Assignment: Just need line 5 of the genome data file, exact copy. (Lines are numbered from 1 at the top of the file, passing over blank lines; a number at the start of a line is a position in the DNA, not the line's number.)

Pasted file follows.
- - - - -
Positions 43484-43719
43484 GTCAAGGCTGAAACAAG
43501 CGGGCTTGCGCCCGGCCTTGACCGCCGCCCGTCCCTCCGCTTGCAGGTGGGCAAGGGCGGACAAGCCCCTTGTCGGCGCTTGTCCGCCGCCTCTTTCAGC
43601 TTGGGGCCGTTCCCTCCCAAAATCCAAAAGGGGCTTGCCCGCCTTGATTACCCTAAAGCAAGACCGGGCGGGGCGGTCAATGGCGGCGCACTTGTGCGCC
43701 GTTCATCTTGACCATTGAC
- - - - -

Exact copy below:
43701 GTTCATCTTGACCATTGAC